I discovered positive parenting when we had a new baby and my older child wasn’t coping too well. I was stressed, tired, and had no idea what to do without having to raise my voice all the time. I started looking around online and found AhaParenting.com Can’t remember which exact article it was, but it had to be something like the one I am attaching below, about helping an older child transition to a life with a new baby in the house. It made perfect sense, it explained a lot, it gave me suggestions, and it made me want to keep learning more for the sake of both my kids and myself. It happened less than two years ago, and here I am now sharing this information with everyone, because I believe we all deserve better, especially our children.
And here is this wonderful article from AhaParenting.com:
“It is completely natural for your child to be jealous of a new baby. Your goal is to help your child manage that jealousy so love has a chance to grow, and to win out.
9. Don’t make everything about the baby. Keep your cooing for private times. Instead of saying you’re waiting for the baby to wake up before you can go out to play, say you’re waiting for the laundry to finish, or the casserole to bake, or for a phone call. Instead of “When I’m done with the baby I’ll help you,” say “I’ll be there as soon as my hands are free.”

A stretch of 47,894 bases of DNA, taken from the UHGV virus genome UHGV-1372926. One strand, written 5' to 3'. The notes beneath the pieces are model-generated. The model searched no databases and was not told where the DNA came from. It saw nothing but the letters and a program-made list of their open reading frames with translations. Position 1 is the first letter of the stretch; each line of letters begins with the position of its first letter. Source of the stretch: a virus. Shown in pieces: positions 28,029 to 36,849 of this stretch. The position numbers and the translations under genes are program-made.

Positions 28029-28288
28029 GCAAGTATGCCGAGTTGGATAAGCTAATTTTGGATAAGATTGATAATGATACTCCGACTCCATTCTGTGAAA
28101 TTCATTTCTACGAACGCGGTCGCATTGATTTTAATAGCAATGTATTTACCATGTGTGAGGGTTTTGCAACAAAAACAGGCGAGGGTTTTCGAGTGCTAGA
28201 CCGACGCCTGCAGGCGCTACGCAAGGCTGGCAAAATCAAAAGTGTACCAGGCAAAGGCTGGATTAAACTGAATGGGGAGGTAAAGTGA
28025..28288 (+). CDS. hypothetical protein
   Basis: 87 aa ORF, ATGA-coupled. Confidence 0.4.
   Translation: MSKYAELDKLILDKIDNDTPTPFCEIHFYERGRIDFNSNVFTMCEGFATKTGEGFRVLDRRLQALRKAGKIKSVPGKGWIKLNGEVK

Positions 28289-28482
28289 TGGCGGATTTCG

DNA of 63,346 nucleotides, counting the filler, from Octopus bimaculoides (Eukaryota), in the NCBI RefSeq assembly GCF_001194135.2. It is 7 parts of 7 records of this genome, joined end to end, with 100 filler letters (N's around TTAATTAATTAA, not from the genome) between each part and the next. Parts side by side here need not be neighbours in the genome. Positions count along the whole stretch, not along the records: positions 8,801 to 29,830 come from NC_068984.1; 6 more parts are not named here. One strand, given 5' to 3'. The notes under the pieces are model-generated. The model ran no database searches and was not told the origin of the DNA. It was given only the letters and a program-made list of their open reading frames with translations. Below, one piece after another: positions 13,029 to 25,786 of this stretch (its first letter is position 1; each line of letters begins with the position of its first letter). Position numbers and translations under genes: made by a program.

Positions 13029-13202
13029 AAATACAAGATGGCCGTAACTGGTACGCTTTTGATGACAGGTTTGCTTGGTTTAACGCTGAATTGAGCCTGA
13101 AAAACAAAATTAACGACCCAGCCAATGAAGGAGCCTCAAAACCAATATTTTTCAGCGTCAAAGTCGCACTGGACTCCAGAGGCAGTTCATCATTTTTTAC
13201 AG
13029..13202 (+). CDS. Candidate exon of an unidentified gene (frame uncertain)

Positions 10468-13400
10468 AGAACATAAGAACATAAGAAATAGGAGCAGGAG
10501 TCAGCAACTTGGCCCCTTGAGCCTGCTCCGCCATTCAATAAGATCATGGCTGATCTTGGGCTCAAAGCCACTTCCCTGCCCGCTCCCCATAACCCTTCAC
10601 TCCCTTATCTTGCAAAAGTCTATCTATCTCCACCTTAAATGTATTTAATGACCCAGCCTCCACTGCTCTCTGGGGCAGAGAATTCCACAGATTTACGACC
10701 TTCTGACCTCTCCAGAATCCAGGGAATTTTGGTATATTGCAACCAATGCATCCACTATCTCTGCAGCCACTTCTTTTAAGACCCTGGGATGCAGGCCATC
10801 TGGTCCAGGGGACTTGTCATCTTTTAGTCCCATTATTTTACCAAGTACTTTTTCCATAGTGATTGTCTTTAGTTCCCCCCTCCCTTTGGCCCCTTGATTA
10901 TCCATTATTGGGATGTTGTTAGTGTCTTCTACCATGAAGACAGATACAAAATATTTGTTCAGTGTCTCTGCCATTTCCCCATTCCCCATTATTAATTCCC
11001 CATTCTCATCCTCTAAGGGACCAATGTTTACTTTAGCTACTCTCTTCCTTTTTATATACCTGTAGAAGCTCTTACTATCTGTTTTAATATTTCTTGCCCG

11. Expect grief. Your older child needs to grieve what he’s lost: his exclusive relationship with you. His status as the only child. Your concentrated time and attention. Think of the worst romantic breakup you’ve ever had and multiply by 1000. If he’s whiny and cranky, reframe the way you see him. Your child is in pain. He is mourning. He can’t put into words what he is unhappy about, and he isn’t upset for the reason he thinks. But he needs your help to heal. So when he acts like needy or whiny, hold him and empathize: “Seems like you feel so sad right now. Seems like you hurt inside. You know Mommy loves you soooo much. Mommy is always here for a hug if you feel sad. Come snuggle with me while I feed the baby. Let’s read your favorite books.” Allow him to cry in your arms as much as he wants. Then help him find a way to feel better. Let him see that while he can’t always have what he wants, he can get something that is in some ways even better: A mother who understands and sympathizes, who accepts all of him, and who helps him to feel better.
12. Spend as much positive alone-time as possible every single day with each child. When there’s another adult around, let them hold the baby while you snuggle with your toddler and/or preschooler. When you sit down to feed the baby, invite your older kids over for a read-a-thon. They will look forward to those times.”
Photo: Monica Holli (Flickr)